Of this latter volume, Mr. Bancroft wrote one chapter, apparently the first, which deals with Pizarro and Peru. Nemos and a writer named Peatfield (J. J. Peatfield, described by Bancroft [Lit. Ind., 265-267,] as a "strong man and one of talent," was born in Nottinghamshire, England, August 26, 1833. His father, a clergyman, educated him for the church and he took his degree at Cambridge in 1857, being graduated in the classical tripos. The church, however, was distasteful to him, and he obtained a tutorship, subsequently in 1862 going to Nicaragua to engage in cacao cultivating. This enterprise proved a failure. After attempting cotton, cacao again, and finally coffee all in vain, in 1865 he became a bookkeeper at San José, the capital of Costa Rica. In January, 1868, he was made a clerk and translator to the legation at Guatemala, and two years later, British Consul General for Central America. While holding the consulship of Guatemala a third time, he resigned on account of ill health and went to San Francisco, where he arrived in November, 1871. Becoming bookkeeper and cashier for a Nevada mine at White Pine, and battling much with ill health, he returned to San Francisco, where he acted as teacher and bookkeeper until February, 1881, when he entered the library), labored together on the volume and prepared half of it, and Bates a fourth. Kuhn wrote a fifth which was partly rewritten by Nemos. The latter claimed about a fourth of a volume as the actual material written by him for the first and second volumes together.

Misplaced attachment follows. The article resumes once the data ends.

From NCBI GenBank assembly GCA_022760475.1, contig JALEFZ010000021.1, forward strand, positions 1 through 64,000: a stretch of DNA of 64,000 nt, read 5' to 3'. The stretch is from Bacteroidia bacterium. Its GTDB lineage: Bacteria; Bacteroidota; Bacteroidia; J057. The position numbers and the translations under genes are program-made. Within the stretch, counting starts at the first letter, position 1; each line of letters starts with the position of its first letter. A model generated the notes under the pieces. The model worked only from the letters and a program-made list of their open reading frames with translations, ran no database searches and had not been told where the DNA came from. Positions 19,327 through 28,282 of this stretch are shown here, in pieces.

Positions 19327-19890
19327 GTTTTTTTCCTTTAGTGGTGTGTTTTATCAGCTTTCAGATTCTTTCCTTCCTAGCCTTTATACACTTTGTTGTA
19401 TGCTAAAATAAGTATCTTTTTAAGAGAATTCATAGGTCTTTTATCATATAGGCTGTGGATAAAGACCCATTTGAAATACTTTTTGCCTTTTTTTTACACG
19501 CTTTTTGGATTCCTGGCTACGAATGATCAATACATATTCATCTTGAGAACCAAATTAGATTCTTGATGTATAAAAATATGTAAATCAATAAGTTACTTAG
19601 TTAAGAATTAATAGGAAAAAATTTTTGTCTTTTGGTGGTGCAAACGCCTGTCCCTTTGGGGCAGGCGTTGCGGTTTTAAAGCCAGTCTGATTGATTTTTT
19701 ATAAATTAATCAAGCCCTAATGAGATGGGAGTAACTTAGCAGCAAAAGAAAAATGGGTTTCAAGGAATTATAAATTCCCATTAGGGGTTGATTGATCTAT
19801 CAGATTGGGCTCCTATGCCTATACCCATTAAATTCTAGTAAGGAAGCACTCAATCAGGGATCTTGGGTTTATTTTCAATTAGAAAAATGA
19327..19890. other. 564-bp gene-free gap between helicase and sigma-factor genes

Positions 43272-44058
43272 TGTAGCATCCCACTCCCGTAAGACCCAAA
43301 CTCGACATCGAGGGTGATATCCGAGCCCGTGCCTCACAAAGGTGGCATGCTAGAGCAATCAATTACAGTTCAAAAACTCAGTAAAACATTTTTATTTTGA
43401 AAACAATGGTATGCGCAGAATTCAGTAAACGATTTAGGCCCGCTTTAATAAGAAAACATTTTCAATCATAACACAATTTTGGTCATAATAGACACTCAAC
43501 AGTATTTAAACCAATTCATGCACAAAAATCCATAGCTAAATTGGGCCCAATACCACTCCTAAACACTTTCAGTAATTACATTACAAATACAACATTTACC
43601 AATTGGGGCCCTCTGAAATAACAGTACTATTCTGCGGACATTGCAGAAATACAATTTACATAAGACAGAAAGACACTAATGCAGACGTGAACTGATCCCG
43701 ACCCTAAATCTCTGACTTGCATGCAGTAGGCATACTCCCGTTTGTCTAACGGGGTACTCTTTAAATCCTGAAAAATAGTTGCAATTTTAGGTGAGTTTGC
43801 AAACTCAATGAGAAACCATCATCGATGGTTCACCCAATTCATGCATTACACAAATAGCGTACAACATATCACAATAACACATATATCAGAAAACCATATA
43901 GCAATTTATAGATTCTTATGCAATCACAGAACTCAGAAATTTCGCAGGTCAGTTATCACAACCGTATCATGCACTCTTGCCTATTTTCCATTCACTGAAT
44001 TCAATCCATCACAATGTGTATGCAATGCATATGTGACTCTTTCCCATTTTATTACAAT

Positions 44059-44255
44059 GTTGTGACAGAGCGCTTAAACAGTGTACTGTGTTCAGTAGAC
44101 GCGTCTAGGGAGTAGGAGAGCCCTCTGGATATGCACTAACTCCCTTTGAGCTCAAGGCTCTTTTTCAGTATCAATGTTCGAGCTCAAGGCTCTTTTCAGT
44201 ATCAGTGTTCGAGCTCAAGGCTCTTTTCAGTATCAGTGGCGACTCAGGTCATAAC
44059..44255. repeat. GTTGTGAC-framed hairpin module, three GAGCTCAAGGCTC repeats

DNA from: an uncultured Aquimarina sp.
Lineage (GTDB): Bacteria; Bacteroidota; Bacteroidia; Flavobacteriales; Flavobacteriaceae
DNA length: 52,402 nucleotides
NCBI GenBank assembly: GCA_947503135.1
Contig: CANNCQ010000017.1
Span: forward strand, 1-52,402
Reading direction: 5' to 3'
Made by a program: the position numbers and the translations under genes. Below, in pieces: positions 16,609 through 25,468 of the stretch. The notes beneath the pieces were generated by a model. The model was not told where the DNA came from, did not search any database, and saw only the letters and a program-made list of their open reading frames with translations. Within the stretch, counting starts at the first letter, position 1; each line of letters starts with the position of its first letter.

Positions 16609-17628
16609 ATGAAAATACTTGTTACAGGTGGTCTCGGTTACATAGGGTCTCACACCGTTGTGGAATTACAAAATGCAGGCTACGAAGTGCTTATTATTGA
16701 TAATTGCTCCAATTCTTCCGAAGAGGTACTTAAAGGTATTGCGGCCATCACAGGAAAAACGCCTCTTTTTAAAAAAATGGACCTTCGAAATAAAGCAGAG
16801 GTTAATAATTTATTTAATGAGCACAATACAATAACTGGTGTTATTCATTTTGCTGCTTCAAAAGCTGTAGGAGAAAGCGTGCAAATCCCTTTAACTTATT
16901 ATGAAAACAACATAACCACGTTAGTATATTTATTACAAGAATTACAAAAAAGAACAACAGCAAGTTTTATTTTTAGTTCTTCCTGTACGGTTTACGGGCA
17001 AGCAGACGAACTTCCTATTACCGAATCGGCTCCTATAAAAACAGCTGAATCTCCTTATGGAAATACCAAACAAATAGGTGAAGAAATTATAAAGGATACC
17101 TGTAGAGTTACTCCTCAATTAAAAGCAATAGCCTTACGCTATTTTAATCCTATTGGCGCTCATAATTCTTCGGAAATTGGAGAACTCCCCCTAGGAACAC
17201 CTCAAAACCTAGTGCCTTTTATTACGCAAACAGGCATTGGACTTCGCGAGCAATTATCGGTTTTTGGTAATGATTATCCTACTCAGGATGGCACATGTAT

The third volume, including the history of Central America in the nineteenth century, was written by Savage, who, nearly all his life had been engaged in the consular service of the United States in Cuba and Central America.

(Thomas Savage, according to a biography written by himself, was born at Havana, Cuba, August 27, 1823, a short time after his parents had removed thither from Philadelphia. His father, a descendant of the earliest settlers of Massachusetts and a brother of Savage, the famous genealogist of New England, was from Boston, and his mother, a native of Charleston, South Carolina, was the daughter of a French planter who had escaped the great massacre in San Domingo and a Maryland woman of Jewish extraction).

In childhood, Savage was several times taken to the United States and back as the necessities of his father's business demanded. At the age of fifteen, he had studied the Latin classics, advanced mathematics and languages, nearly breaking forever his health, which had always been feeble. Abandoning his studies and taking a long rest in the country, he regained sufficient strength to enable him to support himself, for his parents had now lost their fortune. He entered a commercial house at Havana, and after working a few years as bookkeeper, in the summer of 1846 joined the United States consulate as clerk and translator. From that time until the end of the year 1867, he was attached to the consulate, rising successively to the positions of secretary to the consul general, deputy consul general, and vice consul general. From 1854 on, there was not a single year during which the consulate general was not in his charge for several months. During the War of the Rebellion he was several times in charge, once for twenty months, and during this trying period won the confidence of his government by laboring hard to do his whole duty.